Sustainability and Environment

The global depletion of forests is of great concern for the environment and future in many developing countries, Africa in particular. Tanzania, like the majority of Africa countries, has always been and continue to be heavily reliant on charcoal and firewood as their main source of cooking fuels. This dependency has seen vast areas of natural forest decimated. Currently, alternative cooking fuels are beginning to become more popular in many African cities however, production and export of the product is still on the rise. Hardwood trees, some older than 50 years, are being cut down, turned into charcoal illegally, and sold at next to nothing into Europe, America and the Middle East as well as within Africa. Often disguised in upmarket packaging, many people are still unaware of the source of their charcoal and it’s potentially devastating environmental impacts. 

 In Tanzania alone an estimated 400,000 hectares are being cut down every year – at completely unsustainable rate of deforestation driven by charcoal production. If nothing is done to curb these immense and growing levels of deforestation, it is estimated that Tanzania like many other African countries will see massive forest losses in the coming decade as demand for the charcoal grows. 

These extreme topographical changes are considered one of the leading causes of climate change. Unsustainable use of natural forests has led to land degradation – manifested by soil erosion, desertification, destroyed watersheds and general loss of productive potential in rural areas. This is occurring on large scale across African countries that are exporting charcoal from natural forests with high ecological value. Considering the role played by the forests, it is obvious that deforestation has serious economic and ecological consequences and it is often the most underprivileged who bear the greatest burden of climate change going as far as turning many communities into refugees as they can no longer live of the land.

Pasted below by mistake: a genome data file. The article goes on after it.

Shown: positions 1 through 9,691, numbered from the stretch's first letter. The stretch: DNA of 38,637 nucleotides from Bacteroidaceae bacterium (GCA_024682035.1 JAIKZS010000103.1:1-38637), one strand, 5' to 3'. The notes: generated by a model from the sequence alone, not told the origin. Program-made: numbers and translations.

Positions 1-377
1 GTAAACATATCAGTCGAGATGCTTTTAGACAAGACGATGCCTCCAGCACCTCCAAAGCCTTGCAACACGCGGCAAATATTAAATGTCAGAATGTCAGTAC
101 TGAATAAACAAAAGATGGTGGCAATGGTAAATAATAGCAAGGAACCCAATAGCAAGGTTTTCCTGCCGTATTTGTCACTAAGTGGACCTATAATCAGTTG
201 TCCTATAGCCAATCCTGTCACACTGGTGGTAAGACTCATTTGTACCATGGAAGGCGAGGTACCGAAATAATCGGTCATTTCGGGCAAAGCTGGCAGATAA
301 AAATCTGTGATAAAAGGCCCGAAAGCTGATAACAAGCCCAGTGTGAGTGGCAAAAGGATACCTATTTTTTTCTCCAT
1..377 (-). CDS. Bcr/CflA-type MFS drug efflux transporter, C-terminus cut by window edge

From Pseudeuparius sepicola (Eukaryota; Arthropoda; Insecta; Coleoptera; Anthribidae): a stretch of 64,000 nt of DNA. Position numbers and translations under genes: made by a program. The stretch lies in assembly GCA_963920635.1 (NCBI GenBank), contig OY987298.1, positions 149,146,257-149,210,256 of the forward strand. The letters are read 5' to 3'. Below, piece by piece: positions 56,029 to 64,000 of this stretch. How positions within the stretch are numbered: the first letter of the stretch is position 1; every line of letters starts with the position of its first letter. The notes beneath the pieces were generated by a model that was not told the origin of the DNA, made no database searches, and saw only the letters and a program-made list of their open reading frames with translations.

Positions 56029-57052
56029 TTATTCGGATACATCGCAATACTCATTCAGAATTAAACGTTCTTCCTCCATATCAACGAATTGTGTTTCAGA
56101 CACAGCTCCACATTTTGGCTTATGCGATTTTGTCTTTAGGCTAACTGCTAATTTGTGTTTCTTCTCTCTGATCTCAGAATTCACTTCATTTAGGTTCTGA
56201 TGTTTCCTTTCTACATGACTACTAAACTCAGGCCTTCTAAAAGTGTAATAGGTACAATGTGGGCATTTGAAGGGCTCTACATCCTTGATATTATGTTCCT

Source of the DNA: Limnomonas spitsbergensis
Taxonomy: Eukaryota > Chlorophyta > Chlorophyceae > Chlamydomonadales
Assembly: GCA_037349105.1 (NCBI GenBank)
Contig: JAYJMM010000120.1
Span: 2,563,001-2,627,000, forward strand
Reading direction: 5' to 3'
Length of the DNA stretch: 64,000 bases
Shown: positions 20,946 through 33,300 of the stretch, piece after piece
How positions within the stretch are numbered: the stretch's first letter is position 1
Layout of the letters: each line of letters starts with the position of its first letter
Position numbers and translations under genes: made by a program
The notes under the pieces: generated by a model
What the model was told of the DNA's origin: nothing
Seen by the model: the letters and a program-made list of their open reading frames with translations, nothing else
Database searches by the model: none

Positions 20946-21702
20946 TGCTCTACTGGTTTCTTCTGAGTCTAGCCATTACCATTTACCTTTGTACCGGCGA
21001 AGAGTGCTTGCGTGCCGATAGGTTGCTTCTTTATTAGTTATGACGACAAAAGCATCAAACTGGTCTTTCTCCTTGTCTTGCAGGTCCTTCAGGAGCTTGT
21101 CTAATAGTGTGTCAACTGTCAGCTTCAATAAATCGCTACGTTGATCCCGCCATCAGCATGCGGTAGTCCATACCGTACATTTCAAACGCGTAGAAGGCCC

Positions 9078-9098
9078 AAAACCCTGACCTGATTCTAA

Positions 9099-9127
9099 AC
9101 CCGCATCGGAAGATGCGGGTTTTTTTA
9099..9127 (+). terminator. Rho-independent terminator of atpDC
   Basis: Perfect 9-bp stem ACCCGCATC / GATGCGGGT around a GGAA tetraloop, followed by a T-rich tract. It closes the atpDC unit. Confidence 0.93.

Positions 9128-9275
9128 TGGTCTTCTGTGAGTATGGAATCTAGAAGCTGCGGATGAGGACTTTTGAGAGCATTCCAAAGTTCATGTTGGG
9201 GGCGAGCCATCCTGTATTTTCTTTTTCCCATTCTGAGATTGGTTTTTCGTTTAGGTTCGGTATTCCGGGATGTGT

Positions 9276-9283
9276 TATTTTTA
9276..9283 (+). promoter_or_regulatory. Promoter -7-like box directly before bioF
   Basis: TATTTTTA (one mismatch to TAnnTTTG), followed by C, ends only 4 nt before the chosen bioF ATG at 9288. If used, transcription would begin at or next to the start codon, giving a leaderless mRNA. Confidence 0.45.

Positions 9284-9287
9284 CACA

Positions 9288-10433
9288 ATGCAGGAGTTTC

Some of specific consequences are –

  • Reduced land productivity due to loss of soil fertility and inadequate or unreliable rainfall patterns.
  • Scarcity of fuelwood for the poorest who cannot afford to use alternative sources of fuel. African women have been forced to walk farther for fuelwood, reducing the amount of time they would spend on other productive activities.
  • Loss of livelihood options among the poor people who rely on forests for food, medicine, fuelwood, building poles and furniture.
  • Reduction or loss of tourism potentials due to destruction of principle resources including charismatic wildlife species and attractive sites.
  • Increased human–wildlife conflicts due to proximity and overlap in the use of space between wildlife, livestock and humans.
  • Increased risk of inbreeding depression among the migratory species due to isolation of protected areas caused by blockage of wildlife corridors.
  • Increased emission of greenhouse gases in the atmosphere and global warming
  • Loss of forests ecological role as carbon sinks.
  • Reduced water quantity and quality for domestic and industrial uses in big cities 

Mkaa Endelevu, East Africa’s first FSC Certified Charcoal company, provides both a local and export alternative to consumers that reduces the reliance on natural forests and eco-systems. Using our innovative and environmentally friendly processes of converting reclaimed wood waste into charcoal briquettes, Mkaa Endelevu can offer a high quality alternative to the unsustainable charcoal trade currently plaguing not only Africa but much of Europe, The Middles-East and The Americas. 

So why is Mkaa Endelevu different?